Another element that makes it harder for the rank and file to fightback is the protracted economic crisis that has been associated with unemployment. People are scared of losing their jobs and not finding another one. In times of economic boom workers are more confident that, if worst comes to the worst, they will be able to get another job.

A further reason that can make it difficult for rank and file workers to organise action is that so much industrial action is now unlawful, allowing employers to seek injunctions and damages. Although this is relatively rare, the threat looms large. Many people wrongly think action being unlawful means taking part is a criminal offence, with all the consequences that would entail. It is because of this threat to industrial struggle that we must fight the Tories’ Trade Union Act every step of the way.

There are historical truths that run throughout the ages when looking at industrial struggle. These include the very nature of the trade unions and the division between the bureaucracy and the rank and file. There are also more particular elements that shape each particular era, such as the dominant ideology, the economic terrain, as well as trade union density.

Reviving the rank and file

Reviving an effective rank and file movement will be no mean feat. It will involve creating a layer of activists who can become organic leaders in their workplaces and within their trade unions. In the public sector, this will mean connecting the attacks on workers to the effect of austerity on services. It will mean connecting the end of bursaries or attacks on pay, to defending the NHS. In education, it will mean connecting the fight for decent pay and conditions to the fight against academisation. In the private sector, it will mean challenging the ideas associated with viability. It will mean working within trade union structures to try and develop more local decision-making, so that shop stewards can be the ones to call action.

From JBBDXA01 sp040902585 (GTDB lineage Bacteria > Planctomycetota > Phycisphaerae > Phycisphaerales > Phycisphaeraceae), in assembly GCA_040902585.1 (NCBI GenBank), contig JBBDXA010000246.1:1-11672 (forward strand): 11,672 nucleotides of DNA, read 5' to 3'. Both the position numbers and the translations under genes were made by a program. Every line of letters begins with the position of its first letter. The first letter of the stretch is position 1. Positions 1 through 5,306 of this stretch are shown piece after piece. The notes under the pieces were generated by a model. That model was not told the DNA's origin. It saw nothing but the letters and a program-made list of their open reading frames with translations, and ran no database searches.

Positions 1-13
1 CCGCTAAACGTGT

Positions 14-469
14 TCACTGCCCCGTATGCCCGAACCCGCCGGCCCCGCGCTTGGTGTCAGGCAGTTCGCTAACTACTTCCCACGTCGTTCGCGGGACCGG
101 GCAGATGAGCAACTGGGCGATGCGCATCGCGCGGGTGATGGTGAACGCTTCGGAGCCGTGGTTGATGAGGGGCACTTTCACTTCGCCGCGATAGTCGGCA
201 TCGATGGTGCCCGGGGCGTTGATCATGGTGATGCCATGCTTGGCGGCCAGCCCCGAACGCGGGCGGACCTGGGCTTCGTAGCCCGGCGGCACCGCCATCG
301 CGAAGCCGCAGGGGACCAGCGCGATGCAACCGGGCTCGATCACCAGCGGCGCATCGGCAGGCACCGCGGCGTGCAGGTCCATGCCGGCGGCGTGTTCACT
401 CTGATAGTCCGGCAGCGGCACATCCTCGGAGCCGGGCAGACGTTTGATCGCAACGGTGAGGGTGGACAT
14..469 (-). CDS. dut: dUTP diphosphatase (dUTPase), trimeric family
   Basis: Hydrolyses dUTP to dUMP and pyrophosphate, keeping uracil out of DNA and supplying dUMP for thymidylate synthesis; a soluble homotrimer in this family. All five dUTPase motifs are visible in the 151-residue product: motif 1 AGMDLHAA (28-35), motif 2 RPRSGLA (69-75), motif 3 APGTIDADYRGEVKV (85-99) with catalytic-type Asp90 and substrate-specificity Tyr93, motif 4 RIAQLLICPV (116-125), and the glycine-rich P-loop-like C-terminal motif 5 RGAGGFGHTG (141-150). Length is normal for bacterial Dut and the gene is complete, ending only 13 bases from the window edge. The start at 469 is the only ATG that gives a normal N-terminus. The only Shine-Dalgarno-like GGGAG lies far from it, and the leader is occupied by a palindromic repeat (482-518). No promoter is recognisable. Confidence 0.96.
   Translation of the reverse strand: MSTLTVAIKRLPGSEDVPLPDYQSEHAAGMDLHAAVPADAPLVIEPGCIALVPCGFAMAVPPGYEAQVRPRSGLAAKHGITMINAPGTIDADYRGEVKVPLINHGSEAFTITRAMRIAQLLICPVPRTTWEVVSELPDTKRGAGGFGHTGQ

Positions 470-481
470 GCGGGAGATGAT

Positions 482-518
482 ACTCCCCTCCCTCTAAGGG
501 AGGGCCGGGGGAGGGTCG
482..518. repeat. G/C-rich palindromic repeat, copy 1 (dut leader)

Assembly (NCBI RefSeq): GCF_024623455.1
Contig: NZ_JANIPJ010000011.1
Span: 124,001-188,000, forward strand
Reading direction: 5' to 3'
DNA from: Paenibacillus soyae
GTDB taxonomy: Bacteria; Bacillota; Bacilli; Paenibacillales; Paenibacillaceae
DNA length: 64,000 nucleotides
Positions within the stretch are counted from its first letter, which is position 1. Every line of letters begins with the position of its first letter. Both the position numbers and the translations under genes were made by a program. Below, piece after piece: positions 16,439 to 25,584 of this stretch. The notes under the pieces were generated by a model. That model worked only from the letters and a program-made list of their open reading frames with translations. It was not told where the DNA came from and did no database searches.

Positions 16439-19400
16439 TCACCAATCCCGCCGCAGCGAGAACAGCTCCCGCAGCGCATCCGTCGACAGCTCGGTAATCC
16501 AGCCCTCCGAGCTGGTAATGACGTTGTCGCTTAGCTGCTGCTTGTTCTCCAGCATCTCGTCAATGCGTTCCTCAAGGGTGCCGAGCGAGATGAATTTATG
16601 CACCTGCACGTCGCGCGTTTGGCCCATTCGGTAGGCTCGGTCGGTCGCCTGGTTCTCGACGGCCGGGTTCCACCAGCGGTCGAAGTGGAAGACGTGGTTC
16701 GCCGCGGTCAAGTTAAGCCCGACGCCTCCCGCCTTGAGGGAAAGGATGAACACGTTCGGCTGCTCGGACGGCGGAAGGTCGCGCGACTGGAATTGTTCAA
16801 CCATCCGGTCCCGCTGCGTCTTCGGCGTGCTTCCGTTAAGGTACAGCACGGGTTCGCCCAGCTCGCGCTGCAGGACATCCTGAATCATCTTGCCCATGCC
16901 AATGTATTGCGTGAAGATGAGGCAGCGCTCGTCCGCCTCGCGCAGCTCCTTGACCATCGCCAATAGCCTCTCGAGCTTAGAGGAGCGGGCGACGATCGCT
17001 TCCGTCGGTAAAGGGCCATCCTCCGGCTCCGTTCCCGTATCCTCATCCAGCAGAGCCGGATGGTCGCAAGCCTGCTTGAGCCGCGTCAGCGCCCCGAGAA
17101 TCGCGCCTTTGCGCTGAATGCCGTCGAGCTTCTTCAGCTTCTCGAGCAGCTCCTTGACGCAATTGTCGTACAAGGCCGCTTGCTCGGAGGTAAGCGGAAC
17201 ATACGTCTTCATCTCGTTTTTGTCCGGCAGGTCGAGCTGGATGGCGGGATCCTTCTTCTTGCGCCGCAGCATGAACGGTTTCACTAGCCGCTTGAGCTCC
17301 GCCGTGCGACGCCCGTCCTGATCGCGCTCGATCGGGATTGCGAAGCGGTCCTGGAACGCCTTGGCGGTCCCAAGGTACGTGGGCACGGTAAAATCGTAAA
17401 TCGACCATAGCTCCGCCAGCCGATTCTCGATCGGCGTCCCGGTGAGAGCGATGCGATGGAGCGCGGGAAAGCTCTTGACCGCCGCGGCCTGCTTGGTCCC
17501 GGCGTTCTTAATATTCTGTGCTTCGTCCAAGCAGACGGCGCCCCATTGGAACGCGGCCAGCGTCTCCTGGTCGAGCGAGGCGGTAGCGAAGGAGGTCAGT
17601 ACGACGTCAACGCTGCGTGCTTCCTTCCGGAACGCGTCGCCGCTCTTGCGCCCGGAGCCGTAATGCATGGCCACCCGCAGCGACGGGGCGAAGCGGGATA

For everyone it will involve challenging so-called common sense arguments about austerity. For socialists, it will involve challenging the little things as well as the big things. It will mean going to social events organised by work and chatting about politics to anyone willing to listen. Being a workplace leader isn’t about becoming a conduit between the bureaucracy and the membership – it is about building a sense of solidarity. A sense of solidarity that can make people more confident to challenge not only the bosses but also the trade union bureaucracy when it sells us out.


This article originally appeared in the Spring 2016 issue of the rs21 magazine